What to do with ashes post cremation
Explore traditional and not so traditional ways of considering final resting places for a loved ones ashes
If you have chosen a cremation for your loved one you may be wondering what your options are when it comes to the final resting place for the ashes? Most crematoria will have a garden of remembrance where the ashes can be strewn, but many people will prefer a less formal location, perhaps one that holds special memories for the family and allows them to make remembrance visits part of holidays and expeditions. Explore the following methods of dealing with a loved-ones ashes.
UK law on scattering ashes
There is nothing in the Cremation Act 1930 that (by law) restricts people when disposing of ashes. So as no prohibitive law exists, the restriction arises from the morals of releasing ashes in any one particular area. Read on and find ideas of what to do with ashes post cremation.
Typical places for scattering ashes
Can ashes be scattered at sea?
Yes, for many people, scattering the ashes of a loved one in the sea can be a very comforting experience. No licence is required to spread ashes from the coastal waters of the United Kingdom. The use of a boat for such the scattering of ashes gives the following benefits:
- The time is unlikely to be intruded upon
- A ceremony can be undertaken without others intruding on the proceedings
- More remote and special locations can be explored
- The water will disperse the ashes, meaning the scattering of ashes can be placed collectively
- The expanse of the sea gives serenity to the occasion
Can ashes be scattered at beaches?
A beach is a tempting choice – the dynamic waves and vast space beyond create a sense of release and freedom. We suggest choosing a quiet time and place. Sunset and sunrise can feel especially poignant.
Are there any rules in scattering ashes in beauty spots, hill tops or mountain tops?
Some beauty spots are sites of special scientific interest with delicately balanced eco-systems and this must be taken into consideration to avoid spoiling the characteristics that inspired your choice. Ben Nevis is one location where ashes can no longer be scattered. The peak of Ben Nevis is now a prohibited area for ashes scattering because the sheer volume of cremated remains has changed the pH of the soil, affecting plant life.
Are there rules for scattering ashes in the home or garden?
You don’t have to travel far to create a special place of remembrance. Your garden may be the perfect spot. Placing the ashes in a large planter with a beautiful shrub or tree allows you to keep your loved one close to home… and to move with you in the future.
What are the rules for scattering ashes on private land?
It is always best to seek a landowner’s permission to scatter ashes, and this makes sense if you have set your heart on a particular spot that you’d like to visit again, perhaps as a group.
Pure Cremation garden of remembrance
Is there such a thing? Information to follow
What are the rules with scattering ashes in rivers?
Inland water makes an equally good choice. Ashes can be placed in rivers but you should find a safe place to stand and be aware of wind direction so that the remains are carried away from you. Alternatively you can purchase biodegradable containers that can be placed in deeper water or floated on the surface from a riverbank or a boat.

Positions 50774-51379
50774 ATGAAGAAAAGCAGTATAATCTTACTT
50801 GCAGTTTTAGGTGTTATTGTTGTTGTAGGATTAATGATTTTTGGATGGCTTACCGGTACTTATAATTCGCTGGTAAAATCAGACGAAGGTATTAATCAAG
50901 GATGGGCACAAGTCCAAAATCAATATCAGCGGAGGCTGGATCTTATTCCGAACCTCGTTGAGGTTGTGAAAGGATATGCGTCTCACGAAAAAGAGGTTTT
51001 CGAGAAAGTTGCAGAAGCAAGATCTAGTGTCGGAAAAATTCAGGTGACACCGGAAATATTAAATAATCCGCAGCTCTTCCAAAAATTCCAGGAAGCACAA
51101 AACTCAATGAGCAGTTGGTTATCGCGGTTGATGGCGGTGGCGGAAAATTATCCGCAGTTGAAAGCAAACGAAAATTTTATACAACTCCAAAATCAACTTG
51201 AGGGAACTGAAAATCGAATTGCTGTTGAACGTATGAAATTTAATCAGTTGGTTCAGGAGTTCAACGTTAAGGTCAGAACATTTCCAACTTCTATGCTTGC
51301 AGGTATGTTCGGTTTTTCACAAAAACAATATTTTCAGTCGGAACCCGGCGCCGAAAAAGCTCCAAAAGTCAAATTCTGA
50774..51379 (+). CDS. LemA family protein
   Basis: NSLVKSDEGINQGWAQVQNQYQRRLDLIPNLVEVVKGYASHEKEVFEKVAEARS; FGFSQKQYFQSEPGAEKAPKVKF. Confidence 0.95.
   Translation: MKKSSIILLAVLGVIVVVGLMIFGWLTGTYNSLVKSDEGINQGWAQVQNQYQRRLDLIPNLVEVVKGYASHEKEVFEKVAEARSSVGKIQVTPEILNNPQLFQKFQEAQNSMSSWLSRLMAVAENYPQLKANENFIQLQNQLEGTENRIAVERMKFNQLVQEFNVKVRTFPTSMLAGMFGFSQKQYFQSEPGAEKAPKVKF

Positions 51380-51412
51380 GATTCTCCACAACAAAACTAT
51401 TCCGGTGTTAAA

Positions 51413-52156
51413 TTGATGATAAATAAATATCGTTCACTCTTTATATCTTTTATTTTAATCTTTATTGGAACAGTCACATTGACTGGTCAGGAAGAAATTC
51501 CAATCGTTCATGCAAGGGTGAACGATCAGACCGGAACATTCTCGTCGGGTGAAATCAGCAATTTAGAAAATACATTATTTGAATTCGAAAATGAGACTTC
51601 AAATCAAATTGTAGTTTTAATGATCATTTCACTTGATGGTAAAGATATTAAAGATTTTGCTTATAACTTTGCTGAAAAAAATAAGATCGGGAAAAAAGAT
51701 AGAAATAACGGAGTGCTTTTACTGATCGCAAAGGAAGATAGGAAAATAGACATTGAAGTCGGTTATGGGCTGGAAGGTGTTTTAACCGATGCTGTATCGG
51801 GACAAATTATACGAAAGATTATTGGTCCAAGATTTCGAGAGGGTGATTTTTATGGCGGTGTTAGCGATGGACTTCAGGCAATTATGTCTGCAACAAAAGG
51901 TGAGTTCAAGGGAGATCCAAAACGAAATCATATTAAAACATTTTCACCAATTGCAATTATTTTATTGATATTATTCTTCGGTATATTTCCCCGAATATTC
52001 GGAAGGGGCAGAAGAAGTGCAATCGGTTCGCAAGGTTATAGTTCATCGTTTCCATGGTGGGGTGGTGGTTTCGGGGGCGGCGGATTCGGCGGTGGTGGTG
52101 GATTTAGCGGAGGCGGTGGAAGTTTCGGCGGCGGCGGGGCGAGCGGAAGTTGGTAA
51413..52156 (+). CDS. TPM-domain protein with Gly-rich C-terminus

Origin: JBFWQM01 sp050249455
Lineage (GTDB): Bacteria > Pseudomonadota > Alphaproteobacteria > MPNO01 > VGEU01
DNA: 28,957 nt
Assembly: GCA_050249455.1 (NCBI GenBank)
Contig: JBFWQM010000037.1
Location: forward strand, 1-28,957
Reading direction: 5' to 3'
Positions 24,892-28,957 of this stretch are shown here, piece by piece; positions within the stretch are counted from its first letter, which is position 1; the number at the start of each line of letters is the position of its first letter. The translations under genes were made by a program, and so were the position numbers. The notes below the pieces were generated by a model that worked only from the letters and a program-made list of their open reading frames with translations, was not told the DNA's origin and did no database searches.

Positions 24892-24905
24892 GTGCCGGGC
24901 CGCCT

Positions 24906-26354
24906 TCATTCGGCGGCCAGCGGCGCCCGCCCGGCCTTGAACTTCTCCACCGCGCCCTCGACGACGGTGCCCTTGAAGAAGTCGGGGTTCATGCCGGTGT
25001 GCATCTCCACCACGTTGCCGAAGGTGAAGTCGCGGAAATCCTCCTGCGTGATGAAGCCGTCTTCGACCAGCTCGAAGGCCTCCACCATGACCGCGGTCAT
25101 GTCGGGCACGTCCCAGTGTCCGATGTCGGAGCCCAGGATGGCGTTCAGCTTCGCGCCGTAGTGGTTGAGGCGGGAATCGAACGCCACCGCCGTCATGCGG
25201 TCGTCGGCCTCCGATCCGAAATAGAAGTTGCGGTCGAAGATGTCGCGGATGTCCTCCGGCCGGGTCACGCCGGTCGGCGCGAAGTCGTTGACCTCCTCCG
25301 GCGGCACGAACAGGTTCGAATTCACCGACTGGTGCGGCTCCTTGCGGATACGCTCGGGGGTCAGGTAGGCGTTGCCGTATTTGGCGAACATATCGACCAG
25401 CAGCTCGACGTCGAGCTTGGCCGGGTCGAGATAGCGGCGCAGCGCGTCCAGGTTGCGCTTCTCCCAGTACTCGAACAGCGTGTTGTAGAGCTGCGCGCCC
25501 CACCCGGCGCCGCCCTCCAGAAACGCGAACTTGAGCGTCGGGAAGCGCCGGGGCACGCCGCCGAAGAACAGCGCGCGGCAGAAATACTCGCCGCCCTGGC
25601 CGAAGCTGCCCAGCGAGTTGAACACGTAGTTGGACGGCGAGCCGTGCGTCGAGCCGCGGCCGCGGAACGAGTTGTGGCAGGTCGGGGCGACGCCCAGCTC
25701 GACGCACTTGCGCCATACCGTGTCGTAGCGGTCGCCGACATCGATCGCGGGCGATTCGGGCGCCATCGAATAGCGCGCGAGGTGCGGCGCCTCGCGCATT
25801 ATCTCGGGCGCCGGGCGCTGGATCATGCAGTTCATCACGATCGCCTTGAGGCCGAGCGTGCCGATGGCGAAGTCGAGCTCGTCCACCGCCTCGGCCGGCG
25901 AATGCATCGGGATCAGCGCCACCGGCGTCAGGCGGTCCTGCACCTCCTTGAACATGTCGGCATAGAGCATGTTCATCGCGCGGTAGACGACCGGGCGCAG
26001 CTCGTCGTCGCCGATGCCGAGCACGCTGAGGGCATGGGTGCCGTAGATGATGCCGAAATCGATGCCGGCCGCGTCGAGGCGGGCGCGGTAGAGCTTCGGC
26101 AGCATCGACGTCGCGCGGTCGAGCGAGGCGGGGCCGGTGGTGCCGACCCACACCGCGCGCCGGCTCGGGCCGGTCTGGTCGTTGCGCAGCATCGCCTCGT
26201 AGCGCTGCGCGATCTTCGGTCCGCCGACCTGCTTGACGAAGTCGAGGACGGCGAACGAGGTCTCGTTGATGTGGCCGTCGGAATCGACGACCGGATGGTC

Can ashes be scattered at sports venues?
Each sports organisation, club and venue have their own policies. There is an excellent guide at Scattering Ashes. Our advice is to contact your favourite sports club to enquire about their individual policy on scattering ashes.
However you decide to place the ashes there are so many options available.
Try to distribute them rather than dumping them in a pile – this way the remains will integrate into the soil more quickly and with lower environmental impact. You may instinctively know the perfect final resting place for your loved one’s ashes, other people will need more time to consider this, but it’s good to know that you can let your imagination roam far beyond the cemetery walls.
Modern ways of preserving the spirit of a loved one
Another option of scattering ashes is to combine with a fireworks display. This colorful remembrance compliments our direct cremations and allows families and friends to gather to celebrate the life of their loved ones.
Here are two businesses that offer this service:
- Heavenly Star Fireworks: https://heavenlystarsfireworks.com/
- Heavens Above Fireworks: http://www.heavensabovefireworks.com/
There are a number of businesses that create jewellery from ashes. The creation of jewellery is becoming very popular with people as a way of cherishing a loved one that has passed on.
- Together Always: https://www.togetheralways.co.uk/
Thanks to Scattering Ashes (www.scattering-ashes.co.uk) for their contribution to this information. Visit their website for more wonderful ideas for locations, memorials and ceremony packs.
- BBC News – Where can you put human ashes?
Additional information about scattering ashes
Ashes can also be divided and so you can create multiple memorial locations – ideal for anyone who loved to travel or with connections to different destinations. Friends and family can all take part in the distribution and technology makes it easy for each to capture an image and log the locations for future reference.
Anyone taking ashes overseas should get advice from their funeral director. Some countries require special containers as well as particular sets of documentation. Always allow extra time for passing through airport security. A container that allows X-rays to pass through will make this easier.
A scatter tube is a simple but effective way to gently pour ashes as you walk along a pathway and make it easy to share this activity. They are also suitable for transporting the ashes in aircraft hand luggage